LSU receiver and kick returner Odell Beckham Jr. won the Paul Hornung Award, given annually to the nation’s most versatile athlete.
Beckham leads the Southeastern Conference and is second nationally averaging 185 all-purpose yards a game. He beat out four other finalists to capture the award, in its fourth year being given by the Louisville Sports Commission.
“I have never been around a more versatile player, so this award is very fitting,” LSU offensive coordinator and former NFL assistant Cam Cameron said in a statement.
During the regular season, Beckham caught 57 passes for 1,117 yards and eight touchdowns, returned 30 kicks for 806 yards, returned 14 punts for 141 yards and carried the ball five times for 58 yards. He was top five in the SEC in punt return average, receptions per game, receiving yards per game and kick return average.
“It’s just an honor and a blessing to even be mentioned with the other guys who were up for the Hornung Award,” Beckham said in a statement. “I am proud to accept the award and thank the committee for recognizing me. It means a lot to me personally because I have worked extremely hard, long before this season started. I had great teammates help me along the way, especially on kickoff and punt returns. None of the opportunities to display my versatility would have been possible if it weren’t for my teammates and coaches who put me in a position to succeed.”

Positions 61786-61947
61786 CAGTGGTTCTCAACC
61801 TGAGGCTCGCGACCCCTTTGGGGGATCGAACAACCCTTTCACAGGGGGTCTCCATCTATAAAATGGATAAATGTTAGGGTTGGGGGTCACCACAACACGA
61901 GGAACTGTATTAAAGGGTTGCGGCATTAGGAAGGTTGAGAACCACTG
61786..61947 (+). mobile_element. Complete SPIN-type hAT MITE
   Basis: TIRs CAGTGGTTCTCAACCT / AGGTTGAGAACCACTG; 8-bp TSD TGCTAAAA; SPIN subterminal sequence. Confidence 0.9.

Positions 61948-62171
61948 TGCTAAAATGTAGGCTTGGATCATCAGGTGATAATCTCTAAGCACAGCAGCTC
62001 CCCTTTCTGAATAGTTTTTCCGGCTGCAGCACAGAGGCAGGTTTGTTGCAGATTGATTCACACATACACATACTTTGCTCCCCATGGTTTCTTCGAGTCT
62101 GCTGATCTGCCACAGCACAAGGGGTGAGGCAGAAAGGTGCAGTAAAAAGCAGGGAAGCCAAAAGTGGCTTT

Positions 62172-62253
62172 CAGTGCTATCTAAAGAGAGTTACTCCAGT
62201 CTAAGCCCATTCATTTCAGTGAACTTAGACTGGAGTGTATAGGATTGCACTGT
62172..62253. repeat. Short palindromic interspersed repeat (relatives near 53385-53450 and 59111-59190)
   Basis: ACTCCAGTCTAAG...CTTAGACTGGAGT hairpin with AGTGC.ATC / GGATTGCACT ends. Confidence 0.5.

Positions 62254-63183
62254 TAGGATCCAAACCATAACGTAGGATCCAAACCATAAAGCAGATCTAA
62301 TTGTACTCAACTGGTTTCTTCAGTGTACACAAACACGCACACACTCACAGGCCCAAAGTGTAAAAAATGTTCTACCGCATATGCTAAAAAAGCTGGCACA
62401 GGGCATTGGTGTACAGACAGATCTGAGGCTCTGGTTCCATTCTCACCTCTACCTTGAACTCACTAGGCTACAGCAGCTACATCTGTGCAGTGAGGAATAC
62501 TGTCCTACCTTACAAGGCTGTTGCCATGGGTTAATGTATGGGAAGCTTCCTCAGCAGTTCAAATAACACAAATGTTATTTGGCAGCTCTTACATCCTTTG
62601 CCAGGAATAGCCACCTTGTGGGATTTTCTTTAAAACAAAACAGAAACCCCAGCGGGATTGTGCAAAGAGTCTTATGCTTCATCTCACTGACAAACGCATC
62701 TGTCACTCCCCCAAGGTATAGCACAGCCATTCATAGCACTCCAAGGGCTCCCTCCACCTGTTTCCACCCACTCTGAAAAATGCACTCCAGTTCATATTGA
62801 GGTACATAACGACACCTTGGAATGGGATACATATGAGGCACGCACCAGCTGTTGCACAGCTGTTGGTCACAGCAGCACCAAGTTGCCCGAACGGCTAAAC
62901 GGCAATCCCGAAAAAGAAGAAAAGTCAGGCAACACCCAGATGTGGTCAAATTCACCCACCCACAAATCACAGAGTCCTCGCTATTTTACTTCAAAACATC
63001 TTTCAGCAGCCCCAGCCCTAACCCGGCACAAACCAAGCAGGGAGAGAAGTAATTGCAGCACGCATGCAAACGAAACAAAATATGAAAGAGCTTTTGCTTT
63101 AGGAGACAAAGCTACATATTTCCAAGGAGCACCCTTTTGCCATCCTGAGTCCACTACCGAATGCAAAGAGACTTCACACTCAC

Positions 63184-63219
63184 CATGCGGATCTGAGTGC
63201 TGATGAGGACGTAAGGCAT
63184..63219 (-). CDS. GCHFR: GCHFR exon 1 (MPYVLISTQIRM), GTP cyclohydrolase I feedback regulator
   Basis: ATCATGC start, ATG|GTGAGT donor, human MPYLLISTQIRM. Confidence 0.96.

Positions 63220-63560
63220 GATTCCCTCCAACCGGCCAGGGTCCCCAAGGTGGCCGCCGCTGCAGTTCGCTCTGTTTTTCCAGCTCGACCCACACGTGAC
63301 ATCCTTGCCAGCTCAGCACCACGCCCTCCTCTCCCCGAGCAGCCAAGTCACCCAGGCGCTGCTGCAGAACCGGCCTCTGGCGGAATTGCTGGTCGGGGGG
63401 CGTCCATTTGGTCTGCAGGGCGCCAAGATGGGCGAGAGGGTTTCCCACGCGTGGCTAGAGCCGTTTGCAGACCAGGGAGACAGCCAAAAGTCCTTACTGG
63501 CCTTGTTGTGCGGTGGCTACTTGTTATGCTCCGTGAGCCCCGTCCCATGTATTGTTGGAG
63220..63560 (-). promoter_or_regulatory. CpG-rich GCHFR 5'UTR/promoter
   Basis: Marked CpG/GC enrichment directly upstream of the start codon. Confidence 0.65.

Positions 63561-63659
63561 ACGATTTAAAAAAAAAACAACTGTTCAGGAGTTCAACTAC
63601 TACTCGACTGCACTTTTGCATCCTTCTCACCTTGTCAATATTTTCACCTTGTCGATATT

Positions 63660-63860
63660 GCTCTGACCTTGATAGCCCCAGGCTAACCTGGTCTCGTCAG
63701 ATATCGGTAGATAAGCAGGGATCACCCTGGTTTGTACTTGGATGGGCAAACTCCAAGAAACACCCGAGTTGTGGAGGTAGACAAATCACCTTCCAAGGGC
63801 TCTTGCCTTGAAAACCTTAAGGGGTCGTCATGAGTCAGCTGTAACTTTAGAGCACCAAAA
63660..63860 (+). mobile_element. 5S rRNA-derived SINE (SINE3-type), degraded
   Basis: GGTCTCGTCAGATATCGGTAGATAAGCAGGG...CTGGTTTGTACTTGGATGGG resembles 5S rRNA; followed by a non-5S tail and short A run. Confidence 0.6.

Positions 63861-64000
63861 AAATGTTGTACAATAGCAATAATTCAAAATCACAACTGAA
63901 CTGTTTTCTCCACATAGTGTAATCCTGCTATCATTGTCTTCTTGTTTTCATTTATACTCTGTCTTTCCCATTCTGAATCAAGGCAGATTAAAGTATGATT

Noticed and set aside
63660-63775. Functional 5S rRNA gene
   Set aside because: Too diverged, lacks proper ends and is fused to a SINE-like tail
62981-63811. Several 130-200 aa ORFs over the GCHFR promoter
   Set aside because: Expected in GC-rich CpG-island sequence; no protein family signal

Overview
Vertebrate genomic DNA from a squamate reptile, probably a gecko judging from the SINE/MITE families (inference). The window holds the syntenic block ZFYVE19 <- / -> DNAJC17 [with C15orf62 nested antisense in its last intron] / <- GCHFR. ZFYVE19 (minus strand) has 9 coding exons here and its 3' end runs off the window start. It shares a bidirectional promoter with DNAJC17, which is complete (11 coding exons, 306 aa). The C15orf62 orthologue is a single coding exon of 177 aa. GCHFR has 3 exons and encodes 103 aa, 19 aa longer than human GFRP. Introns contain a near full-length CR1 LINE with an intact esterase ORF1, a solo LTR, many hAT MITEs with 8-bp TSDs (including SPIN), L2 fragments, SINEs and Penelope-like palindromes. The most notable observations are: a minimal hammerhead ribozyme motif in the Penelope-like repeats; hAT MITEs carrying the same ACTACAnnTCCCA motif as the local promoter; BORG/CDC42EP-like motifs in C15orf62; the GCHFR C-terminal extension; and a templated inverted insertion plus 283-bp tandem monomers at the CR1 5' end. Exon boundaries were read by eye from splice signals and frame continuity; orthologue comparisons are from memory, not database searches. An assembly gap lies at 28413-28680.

Beckham and his family will be honored Jan. 28 at a ceremony in downtown Louisville.
By that time, the LSU star will have decided if he’ll return for his senior year. Underclassmen must declare for the NFL draft by Jan. 15. Most believe Beckham will forgo his senior season. He’s projected to be selected in the top three rounds of the draft.
Beckham will have at least one more game to shine. No. 14 LSU (9-3, 5-3 SEC) meets unranked Iowa (8-4, 5-3 Big Ten) on Jan. 1 in the Outback Bowl in Tampa, Fla.
Beckham needs 175 all-purpose yards against the Hawkeyes to break the SEC’s single-season record held by former Kentucky standout Randall Cobb. Beckham is third on the list, also trailing Arkansas running back Darren McFadden’s 2,310 yards.
Beckham was chosen as the Hornung Award winner from among five finalists by a 16-member national Selection Committee comprised of sports journalists and retired NFL players and secured an additional first place vote from online fan voting.
The other finalists were Western Kentucky running back Antonio Andrews, Arizona State running back Marion Grice, UCLA linebacker Myles Jack and Texas A&M quarterback Johnny Manziel.
Created by the Louisville Sports Commission in 2010, the award is named for Paul Hornung, the 1956 Heisman Trophy winner at Notre Dame and NFL MVP for the Green Bay Packers. He set a single season NFL scoring record that stood 46 years.